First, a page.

The Department of Justice on Wednesday, October 24, 2012, announced that Diyana Montes of Houston, Texas, and former employee of Kellogg, Brown and Root, (KBR) pleaded guilty to approving invoices for payment for trucking services Montes knew were not performed in exchange for monetary kickbacks.
KBR is a private contractor with operations in Afghanistan. Diyana Montes was a KBR employee between April 2008 and December 2008 stationed at the Bagram Airfield, Afghanistan. KBR had a contract with the United States government for the provision of services to the Army’s Movement Control Branch.
The Movement Control Branch is responsible for contracting with local Afghan trucking companies to transport United States military equipment, fuel, and other supplies throughout Afghanistan. To accomplish its mission, the Movement Control Branch coordinated the requests for trucking services from various United States military branches with various private contractors to ensure the local Afghan trucking companies fulfilled these requests. Each request required the use of specific documents including the transportation movement requests (TMRs), which authorized the use of the local trucks for these transportation requests and services.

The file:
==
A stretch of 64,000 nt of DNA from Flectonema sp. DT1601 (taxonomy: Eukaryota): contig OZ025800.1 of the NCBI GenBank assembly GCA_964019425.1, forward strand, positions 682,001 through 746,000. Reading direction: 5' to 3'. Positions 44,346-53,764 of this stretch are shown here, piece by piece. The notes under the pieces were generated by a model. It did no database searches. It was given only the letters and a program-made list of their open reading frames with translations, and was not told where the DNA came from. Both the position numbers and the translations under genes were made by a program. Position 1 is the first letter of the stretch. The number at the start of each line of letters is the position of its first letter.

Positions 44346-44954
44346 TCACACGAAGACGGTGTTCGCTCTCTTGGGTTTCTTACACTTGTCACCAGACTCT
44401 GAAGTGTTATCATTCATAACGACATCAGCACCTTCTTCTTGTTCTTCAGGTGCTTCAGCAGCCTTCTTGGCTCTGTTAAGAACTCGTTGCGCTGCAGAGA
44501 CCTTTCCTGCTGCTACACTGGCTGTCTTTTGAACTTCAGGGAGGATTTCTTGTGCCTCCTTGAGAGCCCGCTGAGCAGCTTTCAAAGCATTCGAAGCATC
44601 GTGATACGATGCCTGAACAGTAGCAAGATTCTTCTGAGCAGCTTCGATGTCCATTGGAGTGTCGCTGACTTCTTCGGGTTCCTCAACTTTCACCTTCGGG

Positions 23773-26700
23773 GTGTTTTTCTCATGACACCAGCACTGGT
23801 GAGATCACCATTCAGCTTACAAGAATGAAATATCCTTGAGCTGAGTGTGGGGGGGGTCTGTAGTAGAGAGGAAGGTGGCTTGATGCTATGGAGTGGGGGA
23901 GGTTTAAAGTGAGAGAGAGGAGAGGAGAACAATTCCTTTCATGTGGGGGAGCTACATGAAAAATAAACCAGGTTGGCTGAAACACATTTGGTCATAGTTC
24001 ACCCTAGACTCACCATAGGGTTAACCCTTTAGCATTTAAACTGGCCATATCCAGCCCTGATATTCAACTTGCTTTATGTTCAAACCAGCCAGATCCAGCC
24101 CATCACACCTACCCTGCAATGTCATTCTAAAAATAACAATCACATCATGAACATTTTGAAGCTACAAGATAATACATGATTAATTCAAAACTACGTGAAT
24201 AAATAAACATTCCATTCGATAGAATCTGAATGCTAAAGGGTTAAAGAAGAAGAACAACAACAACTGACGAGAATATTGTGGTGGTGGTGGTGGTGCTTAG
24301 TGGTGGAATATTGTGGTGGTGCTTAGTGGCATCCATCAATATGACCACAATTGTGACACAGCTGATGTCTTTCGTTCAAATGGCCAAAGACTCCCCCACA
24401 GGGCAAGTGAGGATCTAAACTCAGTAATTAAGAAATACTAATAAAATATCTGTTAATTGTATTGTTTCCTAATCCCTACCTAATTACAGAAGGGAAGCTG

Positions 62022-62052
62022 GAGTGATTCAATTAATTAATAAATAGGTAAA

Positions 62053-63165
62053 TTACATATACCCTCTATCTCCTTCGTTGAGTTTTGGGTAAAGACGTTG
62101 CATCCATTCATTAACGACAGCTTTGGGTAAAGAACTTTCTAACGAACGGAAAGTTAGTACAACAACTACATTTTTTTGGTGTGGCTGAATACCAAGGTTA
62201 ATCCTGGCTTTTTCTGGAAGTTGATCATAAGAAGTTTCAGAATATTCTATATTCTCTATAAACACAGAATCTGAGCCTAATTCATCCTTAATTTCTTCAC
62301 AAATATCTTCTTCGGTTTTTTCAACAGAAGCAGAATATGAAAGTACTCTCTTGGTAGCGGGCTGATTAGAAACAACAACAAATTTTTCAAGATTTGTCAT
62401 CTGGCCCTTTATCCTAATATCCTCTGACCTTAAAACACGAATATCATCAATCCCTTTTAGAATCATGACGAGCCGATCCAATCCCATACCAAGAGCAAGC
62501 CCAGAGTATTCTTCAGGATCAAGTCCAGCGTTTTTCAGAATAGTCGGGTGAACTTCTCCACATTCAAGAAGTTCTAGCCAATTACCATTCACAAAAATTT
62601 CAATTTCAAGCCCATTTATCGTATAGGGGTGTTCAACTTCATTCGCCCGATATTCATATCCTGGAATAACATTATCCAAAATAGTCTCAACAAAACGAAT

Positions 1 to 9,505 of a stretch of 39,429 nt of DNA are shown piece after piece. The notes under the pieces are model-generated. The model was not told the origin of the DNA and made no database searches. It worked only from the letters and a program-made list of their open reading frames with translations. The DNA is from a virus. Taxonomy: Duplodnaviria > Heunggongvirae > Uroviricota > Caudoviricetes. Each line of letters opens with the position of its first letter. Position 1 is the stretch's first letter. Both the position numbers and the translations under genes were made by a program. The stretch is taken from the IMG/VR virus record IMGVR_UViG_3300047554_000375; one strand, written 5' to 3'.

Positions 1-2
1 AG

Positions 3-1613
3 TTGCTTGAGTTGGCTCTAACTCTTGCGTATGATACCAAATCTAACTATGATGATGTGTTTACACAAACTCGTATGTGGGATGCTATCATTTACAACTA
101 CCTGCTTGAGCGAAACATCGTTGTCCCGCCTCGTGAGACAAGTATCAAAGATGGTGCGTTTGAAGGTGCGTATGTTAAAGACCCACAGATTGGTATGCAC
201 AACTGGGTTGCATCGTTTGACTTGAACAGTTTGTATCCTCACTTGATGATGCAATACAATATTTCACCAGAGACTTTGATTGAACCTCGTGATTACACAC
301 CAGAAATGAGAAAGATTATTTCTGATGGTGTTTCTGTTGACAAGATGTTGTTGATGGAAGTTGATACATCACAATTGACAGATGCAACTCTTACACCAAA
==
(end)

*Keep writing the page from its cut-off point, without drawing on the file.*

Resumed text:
As a KBR employee, Montes was responsible for receiving the TMRs from various contractors, reconciling any discrepancies between the amount for services described in the TMR and the amount for services the contractors included on their invoices. Once Montes completed the reconciliation, she then sent them to other contracting personnel, who, relying on her review would approve payment to the local trucking companies.
Montes frequently reviewed the TMRs provided by the Afghanistan Trade Transportation company. The Afghanistan Trade Transportation company (ATT) contracted with the United States government for trucking services. In exchange for approximately $50,000 from ATT, consisting of $35,000 wired to her United States bank account and $15,000 paid in cash, Montes approved and moved forward ATT’s invoices for services that were not provided. Montes knew at the time she reviewed the ATT invoices that the company had fraudulently filled out the paperwork, invoicing for services it had not provided. With this knowledge, Montes nonetheless passed the invoices on for approval for payment.
Montes plead guilty to one count of bribery for her role in this scheme to fraudulently bill the United States Army for trucking services that were not provided.